Tag Archives: Colour

Colour Palette…

Initially, Emelia and I had planned to include a cold and negative colour palette in our film opening. We planned to mix a cold colour palette with a dark colour palette in attempt to create an uncomfortable and foreboding tone for our thriller film. However, when editing (and with the opinion of our classmates and teachers), Emelia and I have decided not to add a colour palette. We have chosen not to do this because the brightness of our shots are aesthetically pleasing. Also, the colouring does not look as though it has come straight off of a camera as Emelia and I had initially thought it would! As well as this, Emelia and I do not believe that a cold and dark colour palette would fit in with the innocent nature and tone of the beginning of the opening. For all of these reasons, plus many more, we have decided not to add a constant colour palette to our film opening.

However, I felt as though we should incorporate something to do with this since we had researched into it. I also felt as though we could do something with the colour to fit the emotions being felt by the young girl in an attempt to allow the audience to empathise with her. Because of this, with the help of one of my teachers, towards the end of the film opening the colour gradually turns to a cold and dark palette. The colours involved are based around blues and purples. These colours intensify as the negative emotions of the young girl would in real life up until they reach their most intense pigmentation at the point where the young girl sees her dead mother. I have included this into the end of our film opening because I feel as though it helps the audience to see what has happened through the young girls eyes and so allows them to feel more emotionally involved. However, I was worried that this gradual increase in opacity of negative colours would make it look as though I made a mistake with lighting when filming. Because of this, I showed the class and asked for opinions on whether to keep it or not. However, when showing the class this, Emelia and I received various positive points of feedback. Because of this, we decided to leave it in.

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Coloured Storyboards…

Now that Emelia and I had each box on our storyboards planned out, we could begin sketching the storyboards for our film opening. We jumped straight in as we had lots to do. At first, Emelia and I decided to do fairly rough sketches for each box so that we could assess the various shots and movements and easily edit and change them to our desire. After a brief discussion, Emelia and I decided to use colour in our storyboards as we felt that this would help us to picture how the shots would look in real life. However, after little time passed we soon noticed that colour added nothing to our sketches. We had not yet planned the specific mise en scene of our shots and so using colour seemed to be just wasting our valuable time and adding nothing. It was then that we researched deeper into other examples of storyboards. Here is an example of one of Emelia’s coloured sets of rough drawings…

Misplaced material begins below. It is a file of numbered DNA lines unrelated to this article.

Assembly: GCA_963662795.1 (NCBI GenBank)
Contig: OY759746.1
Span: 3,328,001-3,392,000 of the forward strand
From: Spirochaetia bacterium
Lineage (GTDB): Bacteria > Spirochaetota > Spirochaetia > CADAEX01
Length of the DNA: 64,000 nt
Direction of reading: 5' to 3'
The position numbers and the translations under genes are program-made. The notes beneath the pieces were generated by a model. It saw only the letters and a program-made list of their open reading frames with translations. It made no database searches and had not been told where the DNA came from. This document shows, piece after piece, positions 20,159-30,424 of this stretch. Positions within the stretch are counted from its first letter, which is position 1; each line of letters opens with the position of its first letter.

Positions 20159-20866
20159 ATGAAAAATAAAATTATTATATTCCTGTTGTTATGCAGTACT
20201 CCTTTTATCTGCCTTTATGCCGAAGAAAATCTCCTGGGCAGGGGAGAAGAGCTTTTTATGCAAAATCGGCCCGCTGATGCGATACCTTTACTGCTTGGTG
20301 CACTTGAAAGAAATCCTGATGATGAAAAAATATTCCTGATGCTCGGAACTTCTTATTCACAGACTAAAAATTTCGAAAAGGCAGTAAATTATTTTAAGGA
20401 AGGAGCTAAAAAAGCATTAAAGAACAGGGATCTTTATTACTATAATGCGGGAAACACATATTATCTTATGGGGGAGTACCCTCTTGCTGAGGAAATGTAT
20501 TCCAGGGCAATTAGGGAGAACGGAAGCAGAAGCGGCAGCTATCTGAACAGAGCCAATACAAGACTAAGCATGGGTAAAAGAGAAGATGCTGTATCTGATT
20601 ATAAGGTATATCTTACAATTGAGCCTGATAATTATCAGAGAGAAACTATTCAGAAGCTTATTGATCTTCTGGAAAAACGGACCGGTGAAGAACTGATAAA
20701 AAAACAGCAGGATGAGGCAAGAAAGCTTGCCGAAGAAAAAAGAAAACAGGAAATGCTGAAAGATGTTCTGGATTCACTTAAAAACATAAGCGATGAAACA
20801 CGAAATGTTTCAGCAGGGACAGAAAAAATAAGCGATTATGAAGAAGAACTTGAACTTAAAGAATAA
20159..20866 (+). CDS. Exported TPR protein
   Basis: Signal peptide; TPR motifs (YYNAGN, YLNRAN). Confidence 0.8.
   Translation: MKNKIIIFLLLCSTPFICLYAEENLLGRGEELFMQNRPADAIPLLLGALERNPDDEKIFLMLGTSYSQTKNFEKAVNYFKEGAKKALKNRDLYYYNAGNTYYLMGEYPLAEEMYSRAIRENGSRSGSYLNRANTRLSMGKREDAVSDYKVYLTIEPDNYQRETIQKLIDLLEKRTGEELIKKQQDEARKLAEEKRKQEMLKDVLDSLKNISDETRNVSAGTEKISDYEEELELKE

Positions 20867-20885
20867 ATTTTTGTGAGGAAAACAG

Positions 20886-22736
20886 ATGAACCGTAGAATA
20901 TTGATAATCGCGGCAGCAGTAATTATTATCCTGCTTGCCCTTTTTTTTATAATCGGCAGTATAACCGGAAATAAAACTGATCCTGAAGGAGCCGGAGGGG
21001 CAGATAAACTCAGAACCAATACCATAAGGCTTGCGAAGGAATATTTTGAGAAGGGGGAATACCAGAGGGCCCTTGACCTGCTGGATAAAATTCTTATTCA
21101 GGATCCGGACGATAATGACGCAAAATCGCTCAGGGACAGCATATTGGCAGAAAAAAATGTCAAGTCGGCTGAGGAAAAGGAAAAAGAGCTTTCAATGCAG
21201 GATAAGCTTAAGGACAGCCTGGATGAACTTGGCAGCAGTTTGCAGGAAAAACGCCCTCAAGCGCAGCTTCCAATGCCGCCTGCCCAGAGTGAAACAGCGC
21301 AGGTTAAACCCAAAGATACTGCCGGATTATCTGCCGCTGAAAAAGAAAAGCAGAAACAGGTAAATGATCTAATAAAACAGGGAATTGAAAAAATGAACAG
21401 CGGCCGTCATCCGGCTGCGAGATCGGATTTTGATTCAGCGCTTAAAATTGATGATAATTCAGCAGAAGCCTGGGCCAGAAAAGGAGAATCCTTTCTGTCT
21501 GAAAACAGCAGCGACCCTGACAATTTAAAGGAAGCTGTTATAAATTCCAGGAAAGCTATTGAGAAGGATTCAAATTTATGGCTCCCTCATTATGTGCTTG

• Firstly, we came across some storyboards for the ‘Star Wars‘ films, drawn by  Joe Johnston…movie_storyboards_star_wars_1.jpgmovie_storyboards_star_wars_2.jpgmovie_storyboards_star_wars_3.jpg
  • After that, we came across storyboards from the ‘Jurassic Park‘ films, drawn by David Lowery…movie_storyboards_jurassic_park1.jpg
  • Next, we came across the storyboards for ‘Forrest Gump‘, drawn by Chris Bonura…movie_storyboards_forrest_gump.jpg

From finding these various storyboards from famous films that we both know well, Emelia and I noticed that almost all of the examples of a storyboard that we found were in black and white. The remaining storyboards were drawn using either one colour whilst using the various tones to distinguish light and dark, or dull colours such as brown and beige. After finding this, Emelia and I decided to start our storyboards again but to use black and white this time. We also decided to use varying tone in order to display the depths in our drawings.